‘Wreck-It-Ralph’ smashingly fun

Article Published: Nov. 8, 2012 | Modified: Nov. 8, 2012
‘Wreck-It-Ralph’ smashingly fun

John C. Reilly and Jack McBrayer lend their voices to ‘Wreck-It-Ralph.’

When it comes to video games, I’ve been known to dabble.

As a kid, visiting the mall arcade was a digital treat, a welcome departure from the Nintendo Entertainment System, what with the better graphics and free sesame chicken samples from the food court.

After burning my opponent to a crisp in “Mortal Kombat,” never did I imagine what my favorite video game characters would do in their down time.

Leave it to the Imagineering writers of Disney.

In the new animated comedy, “Wreck-It-Ralph,” audiences are treated to a fresh take on an increasingly popular pastime – a story about video games told from the games’ perspective.

Beautifully animated and cleverly written, “Wreck-It-Ralph” succeeds on multiple levels (including the sought-after bonus level) by delivering a smashing good time for viewers young and old(er).

Sharply directed and cleverly co-written by Rich Moore (TV’s “Futurama”), “Wreck-It-Ralph” boasts a high score of humor, action and video game references (of today and yesteryear), along with a surprisingly heartfelt message, to keep viewers of all ages at the theoretical joystick.

As the story goes, when an arcade closes for the night, the video game characters clock out, including Wreck-It-Ralph (voiced by John C. Reilly, “Talladega Nights: The Ballad of Ricky Bobby”), the villain in an early-1980s video game, “Fix-It Felix Jr.” Every day, he climbs an apartment building and proceeds to wreck it, only to have his efforts thwarted by building super Fix-It Felix (voiced by Jack McBrayer, “Forgetting Sarah Marshall”).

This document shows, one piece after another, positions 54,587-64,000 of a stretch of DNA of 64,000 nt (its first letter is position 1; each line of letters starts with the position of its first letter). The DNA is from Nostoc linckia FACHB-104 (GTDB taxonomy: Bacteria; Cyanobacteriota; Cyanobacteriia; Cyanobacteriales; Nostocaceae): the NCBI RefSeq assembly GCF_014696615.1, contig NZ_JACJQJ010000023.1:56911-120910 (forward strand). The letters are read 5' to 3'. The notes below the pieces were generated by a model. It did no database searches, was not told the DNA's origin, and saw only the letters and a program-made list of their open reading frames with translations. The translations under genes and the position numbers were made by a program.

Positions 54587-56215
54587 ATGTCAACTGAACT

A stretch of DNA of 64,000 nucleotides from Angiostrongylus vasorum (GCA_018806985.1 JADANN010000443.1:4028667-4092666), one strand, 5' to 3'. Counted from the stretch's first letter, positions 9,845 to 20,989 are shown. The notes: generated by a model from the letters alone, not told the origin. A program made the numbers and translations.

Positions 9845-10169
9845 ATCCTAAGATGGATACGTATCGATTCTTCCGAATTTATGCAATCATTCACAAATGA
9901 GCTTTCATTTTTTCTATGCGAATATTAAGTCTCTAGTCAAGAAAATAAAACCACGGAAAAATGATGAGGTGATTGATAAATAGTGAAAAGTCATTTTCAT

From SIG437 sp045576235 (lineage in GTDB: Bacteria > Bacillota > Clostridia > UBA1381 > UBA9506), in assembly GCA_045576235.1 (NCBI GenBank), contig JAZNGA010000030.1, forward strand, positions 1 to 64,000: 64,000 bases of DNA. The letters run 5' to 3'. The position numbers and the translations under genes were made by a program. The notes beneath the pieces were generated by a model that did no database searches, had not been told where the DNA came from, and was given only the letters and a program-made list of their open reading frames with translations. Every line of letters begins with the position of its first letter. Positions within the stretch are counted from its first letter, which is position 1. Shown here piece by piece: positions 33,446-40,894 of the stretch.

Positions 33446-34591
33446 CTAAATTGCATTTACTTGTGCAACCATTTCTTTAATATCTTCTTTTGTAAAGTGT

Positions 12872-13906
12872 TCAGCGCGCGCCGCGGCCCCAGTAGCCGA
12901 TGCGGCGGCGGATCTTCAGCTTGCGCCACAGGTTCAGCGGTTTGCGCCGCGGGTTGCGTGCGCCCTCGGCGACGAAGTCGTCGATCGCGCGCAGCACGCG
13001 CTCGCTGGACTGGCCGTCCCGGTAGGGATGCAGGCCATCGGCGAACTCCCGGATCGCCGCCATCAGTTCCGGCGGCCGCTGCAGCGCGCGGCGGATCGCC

The problem is that Ralph is tired of being the bad guy. Shunned by his “Fix-It Felix Jr.” coworkers, he retreats every night to his home – a pile of rubble – and watches them all have a grand time in their building. Meaning no harm, Ralph literally crashes their party, for which he’s shunned yet again, and thus decides to become a hero on his own terms – despite the warnings of his bad guy support group.

Determined to win in another game as its hero, he leaves “Fix-It Felix” to disastrous results. When the arcade reopens, one of the gamers notices “Felix” has no villain, which the arcade owner sees as a glitch and deems the game as “Out of Order.”

If it’s not working properly by the next day, it could well be unplugged, leaving all of “Fix-It Felix’s” characters homeless and out of work – like poor Q*bert and his friends, who’ve resigned to living in the arcade’s surge protector.

Meanwhile, Ralph sneaks into the modern, action-packed first-person shooter, “Hero’s Duty,” where he encounters tough-as-nails military commander Col. Calhoun (voiced by Jane Lynch, “Best in Show”), before accidentally being propelled into “Sugar Rush,” a cartoonish, candy-themed racing game.

There, he encounters young Vanellope von Schweetz (voiced by Sarah Silverman, TV’s “The Sarah Silverman Program.”), a wisecracking but adorable “glitch,” who aspires to race but is forbidden to do so by King Candy (hilariously voiced by Alan Tudyk, “Tucker and Dale vs. Evil”), supposedly for fear of putting “Sugar Rush” on the out-of-order list.

But the King has something that Ralph and Vanellope both want, and in helping Vanellope achieve her dream, Ralph begins to learn the truth about how he should help himself.

Per Disney tradition, the film’s message is obvious, but director Moore delivers it stylishly and in keeping with “Wreck-It-Ralph’s” colorfully clever atmosphere. As with Moore’s work on the ever-brilliant “Futurama,” he spares no expense when it comes to detail, and hilarious asides and smartly placed references abound. In that sense, “Wreck-It-Ralph” would be worth watching again just to see what you missed the first time, particularly at home with a handy pause button.

And there’s plenty for video gamers of all generations, with guest appearances from stalwarts like Pac-Man, Bowser of “Super Mario Brothers” fame, and Ken and Ryu from “Street Fighter 2,” who, after their battle royale, head to the neighborhood bar for a few brews. For those of the NES generation, even the classic “Contra” password makes an appearance.

Put simply, “Wreck-It-Ralph” works – and without having to blow incessantly into a game cartridge.
“Wreck-It-Ralph,” rated PG for some rude humor and mild action/violence, is playing at Regal Cinema 7 in Boone. For show times, visit http://www.mountaintimes.com/movies.

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